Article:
Former KLA members' verdicts could be a sign


The dismissal of murder charges in the verdict of former KLA members is a positive gesture toward a dialogue continuation between Belgrade and Pristina, some say.

By Biljana Pekusic for Southeast European Times in Belgrade -- 03/10/12


Former KLA members receive verdicts from the Belgrade Higher Court for War Crimes. [Reuters]

Belgrade's Higher Court for War Crimes announced the sentences for 17 members of the Kosovo Liberation Army in September, who were accused of war crimes against Serbs in Gnjilane in 1999.

Eleven of the accused were convicted of rape and abuse of two protected witnesses, while the court rejected the charges of murder of 47 civilians due to lack of evidence. Six accused were acquitted of all charges.

The September verdict was the result of a retrial of the so-called Gnjilane Group, after the Appellate Belgrade Court in December of last year quashed the first verdict.

In the first trial, nine defendants were found guilty of killing at least 32 civilians and sentenced to a total of 101 years in prison. Now, at the retrial, the murder charges were dropped.

"They were acquitted of murder because there was also no evidence at the first trial," Sonja Biserko, director of the Helsinki Committee for Human Rights in Belgrade, told SETimes.

She added that different court verdicts on the same case indicate that Serbia is not a lawful state.

"It looks like such an attempt [to foster dialogue]," Biserko said. "But it will not affect any future dialogue if Serbia does not change its strategy in addressing relations with Kosovo."

Biserko, however, said that Serbia President Tomislav Nikolic's recent speech at the 67th UN General Assembly does not indicate a change in Serbia's policy that would allow the two countries to establish good relations.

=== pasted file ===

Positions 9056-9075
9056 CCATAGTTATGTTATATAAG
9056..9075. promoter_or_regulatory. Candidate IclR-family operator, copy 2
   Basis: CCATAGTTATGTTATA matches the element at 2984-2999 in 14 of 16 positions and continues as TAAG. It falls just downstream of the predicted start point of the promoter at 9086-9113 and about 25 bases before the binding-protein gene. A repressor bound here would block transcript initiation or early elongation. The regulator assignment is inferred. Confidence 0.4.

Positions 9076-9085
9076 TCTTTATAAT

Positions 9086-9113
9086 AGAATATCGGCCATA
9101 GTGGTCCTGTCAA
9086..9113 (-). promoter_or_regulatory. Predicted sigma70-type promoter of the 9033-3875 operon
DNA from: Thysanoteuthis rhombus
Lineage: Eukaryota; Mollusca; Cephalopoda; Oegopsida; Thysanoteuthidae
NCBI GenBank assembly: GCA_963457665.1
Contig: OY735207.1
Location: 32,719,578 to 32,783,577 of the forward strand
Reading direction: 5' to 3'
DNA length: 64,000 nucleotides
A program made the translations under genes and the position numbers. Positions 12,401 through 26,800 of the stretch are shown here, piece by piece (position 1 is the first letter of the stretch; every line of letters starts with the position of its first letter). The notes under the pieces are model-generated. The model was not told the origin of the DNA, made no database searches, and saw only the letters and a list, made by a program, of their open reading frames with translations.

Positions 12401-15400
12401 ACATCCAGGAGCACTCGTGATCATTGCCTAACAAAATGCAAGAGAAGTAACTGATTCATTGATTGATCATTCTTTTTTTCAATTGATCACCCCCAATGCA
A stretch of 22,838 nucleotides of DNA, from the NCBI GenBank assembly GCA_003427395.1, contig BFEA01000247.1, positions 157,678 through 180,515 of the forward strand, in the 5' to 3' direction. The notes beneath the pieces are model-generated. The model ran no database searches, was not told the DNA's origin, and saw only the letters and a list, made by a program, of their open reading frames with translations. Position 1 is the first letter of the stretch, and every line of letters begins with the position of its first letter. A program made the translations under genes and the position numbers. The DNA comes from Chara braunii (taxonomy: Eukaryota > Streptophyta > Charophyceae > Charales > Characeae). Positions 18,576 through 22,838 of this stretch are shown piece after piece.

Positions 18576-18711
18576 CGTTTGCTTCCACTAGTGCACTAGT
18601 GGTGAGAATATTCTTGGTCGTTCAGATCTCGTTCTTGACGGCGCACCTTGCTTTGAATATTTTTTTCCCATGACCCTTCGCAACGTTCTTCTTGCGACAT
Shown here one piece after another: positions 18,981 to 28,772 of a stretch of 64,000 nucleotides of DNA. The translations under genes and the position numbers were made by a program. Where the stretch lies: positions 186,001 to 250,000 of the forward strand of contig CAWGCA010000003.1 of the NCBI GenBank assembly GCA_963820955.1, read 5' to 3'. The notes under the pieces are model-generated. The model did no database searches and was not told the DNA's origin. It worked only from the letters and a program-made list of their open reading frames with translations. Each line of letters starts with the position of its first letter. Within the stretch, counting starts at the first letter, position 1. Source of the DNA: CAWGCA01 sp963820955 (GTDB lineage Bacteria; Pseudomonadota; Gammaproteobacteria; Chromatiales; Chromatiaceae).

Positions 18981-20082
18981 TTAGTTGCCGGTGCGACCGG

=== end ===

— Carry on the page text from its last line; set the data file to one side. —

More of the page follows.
According to Dusan Janjic, a researcher at the Institute for Social Studies in Belgrade, so far there are no signs of change in Serbia's approach to solving problems with Kosovo.

"Serbia provides hints that it will co-operate in the dialogue with Pristina, but it's not realistic to expect in the near future significant changes of the current government policy towards Kosovo," Janjic told SETimes.

He added that apart from the strategy change, the state should stop dictating stereotypes in which Kosovo Albanians are publically displayed negatively.

Dejan Pavicevic, Belgrade team chief for negotiations between Belgrade and Pristina, told SETimes it is still uncertain if the dialogue will be extended at the political level.

"We will implement all agreements reached so far, but try to interpret an agreement favorable for Belgrade," added Pavicevic. He thinks that Serbia's strategy for dialogue with Pristina will be ready soon, and be based on Nikolic's talks with the EU representatives.

In the Serbian media, Pavicevic rejected Pristina's accusations that Belgrade has not followed parts of the past agreements. "A large part of the implementation is completed or is in the final stages," he said.

According to Pavicevic, Belgrade's refusal to implement the agreed arrangements would lead to self-isolation and deny Serbia the opportunity to fight for the people in Kosovo and Metohija.

"It is better to implement the agreed upon, respect commitments and, on all fronts, fight the damage as little as possible, both by Kosovo citizens, and interests of Belgrade," Pavicevic told Blic daily.

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He told SETimes that Belgrade would form a technical working group trying to change parts of the agreements with Pristina, unfavorable for the Serbian side.

Borislav Stefanovic, the former head of Belgrade's negotiating team in the dialogue with Pristina, told SETimes that the new Serbian authorities have no strategy for talks with Pristina.

According to the Serbian public, however, the dismissal of murder charges is Serbia's attempt to positively gesture toward a dialogue continuation between Belgrade and Pristina.

The Gnjilane Group was arrested in 2008 in Presevo, southern Serbia.

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